worldandmedia.com

Dignity, equality, violence, death and toilets

 EC/ECHO/Anouk Delafortrie.

Picture the scene: you urgently need to go to the loo. You look around for the nearest toilet and realise with a sinking heart there is no facility around. Where do you go? What do you do?

How would you feel if you had to go to the toilet out in the open every single day? No privacy, no dignity and nowhere to wash your hands afterwards. Do you feel disgusted? Of course you do. No one should have to live like this.

But this is the stark reality for some 2.5 billion people in the world who do not have access to proper sanitation, including latrines. Almost one-seventh of the world’s population live in urban slums where a lack of access to safe toilets and adequate sanitation is most acute.

Today is World Toilet Day. It’s time to stop being embarrassed about poo and to talk dirty.

It is common knowledge for us that without toilets, human waste can impact an entire community. Open defecation poses serious health risks, particularly to children. Every 20 seconds, a child dies from diarrhoea. More children die from diarrhoea-related disease than from HIV, malaria and tuberculosis combined. This horrendous situation could be remedied by ensuring that everyone has access to improved sanitation and hygiene facilities, including supplies of clean water.

Why do so many award-winning journalists write for World and Media?

 Niamh Griffin, who travelled to Sierra Leone with support from the Simon Cumbers Media Fund.

Every journalist that has produced original work for worldandmedia.com to date has won an award - for their work for us, or for their prior or subsequent writing: Niamh Griffin, Senan Hogan, Joe Humphreys, Sally Haydn, Ruairi Kavanagh, Joseph O'Connor, David Ralph and Lar Boland (forthcoming). Why is this and why have so many of those journalists contacted us with story ideas?

We would like to think that the quality of our service attracts high-quality journalists. We have over a hundred subscribers working in the Irish media, as well as journalists and editors working for the BBC, the Guardian, Deutsche Welle, Al Jazeera, Al Araby, Sky News Arabia, IRIN, the BBC World Service, Independent Online (South Africa), The Express Tribune (Pakistan), New Age (Bangladesh), and Nouvel Horizon (Mali).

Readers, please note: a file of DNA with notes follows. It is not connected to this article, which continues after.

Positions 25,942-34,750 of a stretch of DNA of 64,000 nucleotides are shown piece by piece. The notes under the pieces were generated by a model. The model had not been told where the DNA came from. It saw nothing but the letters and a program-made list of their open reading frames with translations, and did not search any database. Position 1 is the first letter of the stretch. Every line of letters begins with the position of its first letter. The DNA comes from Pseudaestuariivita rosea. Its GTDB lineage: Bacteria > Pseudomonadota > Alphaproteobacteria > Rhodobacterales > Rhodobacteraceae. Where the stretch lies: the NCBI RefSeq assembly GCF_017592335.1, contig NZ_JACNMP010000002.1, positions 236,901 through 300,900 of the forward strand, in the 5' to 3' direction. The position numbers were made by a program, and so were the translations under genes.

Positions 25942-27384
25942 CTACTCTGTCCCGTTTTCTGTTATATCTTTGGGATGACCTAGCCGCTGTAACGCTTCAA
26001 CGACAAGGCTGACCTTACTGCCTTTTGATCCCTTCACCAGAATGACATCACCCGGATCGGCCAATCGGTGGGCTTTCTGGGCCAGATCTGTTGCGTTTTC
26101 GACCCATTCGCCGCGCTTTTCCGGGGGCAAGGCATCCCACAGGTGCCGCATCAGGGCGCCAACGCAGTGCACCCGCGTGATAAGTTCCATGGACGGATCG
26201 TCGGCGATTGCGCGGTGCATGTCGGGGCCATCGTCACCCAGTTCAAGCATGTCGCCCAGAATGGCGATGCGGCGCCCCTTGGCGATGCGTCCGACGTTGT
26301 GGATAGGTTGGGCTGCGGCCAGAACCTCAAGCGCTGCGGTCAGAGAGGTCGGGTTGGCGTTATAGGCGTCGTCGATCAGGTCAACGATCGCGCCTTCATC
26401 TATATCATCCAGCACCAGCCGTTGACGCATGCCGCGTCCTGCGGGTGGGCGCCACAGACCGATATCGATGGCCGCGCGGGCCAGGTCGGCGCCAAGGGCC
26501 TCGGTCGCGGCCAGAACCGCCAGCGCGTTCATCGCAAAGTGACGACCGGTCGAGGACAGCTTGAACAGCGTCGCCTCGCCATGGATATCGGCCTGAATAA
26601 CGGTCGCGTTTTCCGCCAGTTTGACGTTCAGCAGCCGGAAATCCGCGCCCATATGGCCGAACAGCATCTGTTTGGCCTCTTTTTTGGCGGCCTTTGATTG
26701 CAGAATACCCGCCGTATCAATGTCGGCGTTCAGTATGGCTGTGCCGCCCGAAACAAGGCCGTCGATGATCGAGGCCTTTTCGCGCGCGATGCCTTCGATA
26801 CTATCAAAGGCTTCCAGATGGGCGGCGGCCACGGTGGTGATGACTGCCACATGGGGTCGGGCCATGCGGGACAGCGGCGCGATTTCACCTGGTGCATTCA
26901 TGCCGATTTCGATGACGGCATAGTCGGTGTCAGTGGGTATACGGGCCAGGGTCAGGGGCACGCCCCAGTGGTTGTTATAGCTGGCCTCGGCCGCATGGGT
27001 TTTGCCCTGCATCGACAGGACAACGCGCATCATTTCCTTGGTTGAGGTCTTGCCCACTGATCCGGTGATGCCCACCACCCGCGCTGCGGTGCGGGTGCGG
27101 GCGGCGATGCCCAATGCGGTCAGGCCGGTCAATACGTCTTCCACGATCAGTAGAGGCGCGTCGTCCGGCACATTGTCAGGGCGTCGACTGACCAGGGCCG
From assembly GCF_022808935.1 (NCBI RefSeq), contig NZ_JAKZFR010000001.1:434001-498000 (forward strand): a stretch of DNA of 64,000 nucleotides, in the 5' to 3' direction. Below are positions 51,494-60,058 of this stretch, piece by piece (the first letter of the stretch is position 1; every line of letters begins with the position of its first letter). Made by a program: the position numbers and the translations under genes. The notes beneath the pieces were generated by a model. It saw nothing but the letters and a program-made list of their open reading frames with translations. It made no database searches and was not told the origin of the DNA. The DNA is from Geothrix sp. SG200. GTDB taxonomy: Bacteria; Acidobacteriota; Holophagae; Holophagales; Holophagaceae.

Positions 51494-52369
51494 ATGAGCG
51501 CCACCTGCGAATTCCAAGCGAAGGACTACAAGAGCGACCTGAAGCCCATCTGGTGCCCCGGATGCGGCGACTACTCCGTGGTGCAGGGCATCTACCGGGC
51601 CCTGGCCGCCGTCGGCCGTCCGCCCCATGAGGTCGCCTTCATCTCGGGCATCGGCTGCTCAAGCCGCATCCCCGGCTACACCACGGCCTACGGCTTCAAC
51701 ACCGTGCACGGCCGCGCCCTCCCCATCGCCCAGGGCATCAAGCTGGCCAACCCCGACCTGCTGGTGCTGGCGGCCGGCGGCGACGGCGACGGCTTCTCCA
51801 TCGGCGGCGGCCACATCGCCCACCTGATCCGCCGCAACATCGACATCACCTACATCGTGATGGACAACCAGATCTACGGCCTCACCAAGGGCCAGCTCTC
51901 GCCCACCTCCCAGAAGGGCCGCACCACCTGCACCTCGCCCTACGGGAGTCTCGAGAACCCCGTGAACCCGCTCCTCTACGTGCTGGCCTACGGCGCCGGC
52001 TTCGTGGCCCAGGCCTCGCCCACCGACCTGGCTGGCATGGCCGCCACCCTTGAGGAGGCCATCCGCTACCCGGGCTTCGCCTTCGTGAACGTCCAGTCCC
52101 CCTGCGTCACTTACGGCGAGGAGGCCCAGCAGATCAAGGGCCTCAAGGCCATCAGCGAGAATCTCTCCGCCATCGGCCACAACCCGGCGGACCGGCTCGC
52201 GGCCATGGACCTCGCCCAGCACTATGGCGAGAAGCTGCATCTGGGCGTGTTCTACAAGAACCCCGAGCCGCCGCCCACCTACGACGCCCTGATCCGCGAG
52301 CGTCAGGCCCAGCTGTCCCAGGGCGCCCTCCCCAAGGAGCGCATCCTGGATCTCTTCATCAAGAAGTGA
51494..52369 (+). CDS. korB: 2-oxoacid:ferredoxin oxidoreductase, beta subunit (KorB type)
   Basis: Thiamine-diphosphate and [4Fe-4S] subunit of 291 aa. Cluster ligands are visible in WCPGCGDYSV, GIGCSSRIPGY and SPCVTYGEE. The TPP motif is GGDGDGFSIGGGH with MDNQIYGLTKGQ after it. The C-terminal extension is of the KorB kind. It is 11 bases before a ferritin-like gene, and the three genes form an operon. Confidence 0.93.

We would also like to think that the advice we offer to journalists that write for us, or who contact us for assistance with work they are doing for another publication, is of some benefit.

More importantly, perhaps, several of the excellent journalists that have written for us have kindly proselytised on our behalf to other journalists.

There is one other factor, though. They have all received awards from the Simon Cumbers Media Fund. The fund was set up in memory of Irish journalist Simon Cumbers who was shot dead in Saudi Arabia while working with the BBC. The Irish Aid-funded scheme is a fantastic one, in our view. It has supported a lot of superb journalism and it has helped journalists to overcome one of the biggest barriers to writing about international development – the cost of travel.

World and Media was set up with a very similar purpose: to make it easier for journalists to produce high-quality development coverage.

The deadline for the 2014 winter round of the the Simon Cumbers Media Fund is today. However, our service and online resources (including diary announcements of funding opportunities) are available to journalists all year round. We are always open to story pitches from journalists at any stage in their career and from any country, whether they are applying for funding or not. We also welcome analysis and opinion pieces related to international development and/or its media coverage from those with something interesting to say - whether journalists, academics, aid workers and/or voices from developing countries.

Ireland and Kenya are set to lead UN negotiations on development strategy but in what direction?

 A member of The El Molo fishing community on lake Turkana, northern Kenya, Siegfried Modola/IRIN.

This month, Ireland and Kenya were appointed to lead UN negotiations on the post-2015 development strategy. Ireland’s and Kenya's roles will be led by their respective Ambassadors to the United Nations, David Donoghue and Macharia Kamau. They were appointed as "Co-Facilitators to lead open, inclusive, and transparent consultations on the post-2015 development agenda" by UN General Assembly President Sam Kutesa.